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Eggs and cholesterol: newest studies may be biased

Results from a number of recent studies claiming that eating eggs does not raise cholesterol levels may be questionable. [Adobestock photo]

In recent years, a number of studies have claimed that eating eggs frequently does not raise levels of blood cholesterol as previously believed. But the newer claims could be the result of faulty and misleading research funded by the egg industry, according to researchers with the Physicians Committee for Responsible Medicine.

The group examined nearly 70 years of research studies pertaining to the effect of eggs on blood cholesterol, published between 1950 and 2019, comparing the studies’ methods and results with their funding sources. The analysis showed that prior to 1970, the egg industry played no funding role at all in cholesterol research.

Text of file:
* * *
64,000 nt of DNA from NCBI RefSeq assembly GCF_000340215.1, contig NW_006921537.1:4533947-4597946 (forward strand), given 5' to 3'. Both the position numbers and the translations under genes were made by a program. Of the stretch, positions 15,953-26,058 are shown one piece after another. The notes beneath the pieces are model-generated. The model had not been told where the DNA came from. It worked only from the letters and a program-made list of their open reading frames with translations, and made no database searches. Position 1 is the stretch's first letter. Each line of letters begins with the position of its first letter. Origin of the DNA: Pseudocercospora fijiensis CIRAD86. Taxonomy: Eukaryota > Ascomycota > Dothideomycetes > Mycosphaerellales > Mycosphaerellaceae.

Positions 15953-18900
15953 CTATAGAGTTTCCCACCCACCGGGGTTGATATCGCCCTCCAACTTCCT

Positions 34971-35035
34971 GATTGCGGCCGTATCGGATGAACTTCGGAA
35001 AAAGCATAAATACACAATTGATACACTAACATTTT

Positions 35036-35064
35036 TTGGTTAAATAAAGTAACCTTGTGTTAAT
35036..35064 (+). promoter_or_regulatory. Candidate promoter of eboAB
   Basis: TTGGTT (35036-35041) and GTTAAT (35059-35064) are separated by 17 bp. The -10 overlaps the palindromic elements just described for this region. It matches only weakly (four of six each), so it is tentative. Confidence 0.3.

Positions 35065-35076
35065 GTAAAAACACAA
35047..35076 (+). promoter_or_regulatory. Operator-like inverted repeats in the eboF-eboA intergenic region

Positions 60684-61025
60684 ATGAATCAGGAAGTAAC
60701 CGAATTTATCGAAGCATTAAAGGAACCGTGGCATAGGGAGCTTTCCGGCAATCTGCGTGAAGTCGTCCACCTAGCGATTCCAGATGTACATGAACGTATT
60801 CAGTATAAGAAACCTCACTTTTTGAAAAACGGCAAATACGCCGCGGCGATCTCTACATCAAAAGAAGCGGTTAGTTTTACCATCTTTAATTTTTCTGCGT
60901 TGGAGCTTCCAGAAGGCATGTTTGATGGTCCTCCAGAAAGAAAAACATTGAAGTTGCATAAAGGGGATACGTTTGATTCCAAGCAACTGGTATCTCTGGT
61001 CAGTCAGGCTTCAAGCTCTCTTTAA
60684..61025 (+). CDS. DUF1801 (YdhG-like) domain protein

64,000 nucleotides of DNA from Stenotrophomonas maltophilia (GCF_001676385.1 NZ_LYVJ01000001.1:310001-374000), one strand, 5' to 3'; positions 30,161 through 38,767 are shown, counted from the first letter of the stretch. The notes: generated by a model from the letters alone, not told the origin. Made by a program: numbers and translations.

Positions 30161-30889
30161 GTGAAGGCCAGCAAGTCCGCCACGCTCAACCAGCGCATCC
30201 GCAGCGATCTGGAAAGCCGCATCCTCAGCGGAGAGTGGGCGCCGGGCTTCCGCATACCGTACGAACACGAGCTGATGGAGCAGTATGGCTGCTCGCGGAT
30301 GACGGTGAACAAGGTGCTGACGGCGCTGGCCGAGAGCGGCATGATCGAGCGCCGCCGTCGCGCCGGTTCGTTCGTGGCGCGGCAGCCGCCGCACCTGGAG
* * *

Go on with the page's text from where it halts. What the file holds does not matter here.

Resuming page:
However, the percentage of industry-funded studies gradually increased over time, reaching 60% in the period from 2010 to 2019.

“In recent years, the egg industry has sought to neutralize eggs’ unhealthy image as a cholesterol-raising product by funding more studies and skewing the interpretation of the results,” said study author Neal Barnard, M.D., the committee’s president. Overall, Barnard said, more than 85% of the studies – whether they were funded by the egg industry or not – showed that eggs have unhealthy effects on LDL [or “bad”] cholesterol, but industry-funded studies were more likely to downplay those findings. 

Of 153 studies analyzed in the committee’s report, published in the American Journal of Lifestyle Medicine, 139 showed that eggs do indeed raise blood cholesterol [68 of these reached statistical significance, meaning the results were not likely due to chance]. No studies reported significant net decreases in blood cholesterol related to egg consumption. 

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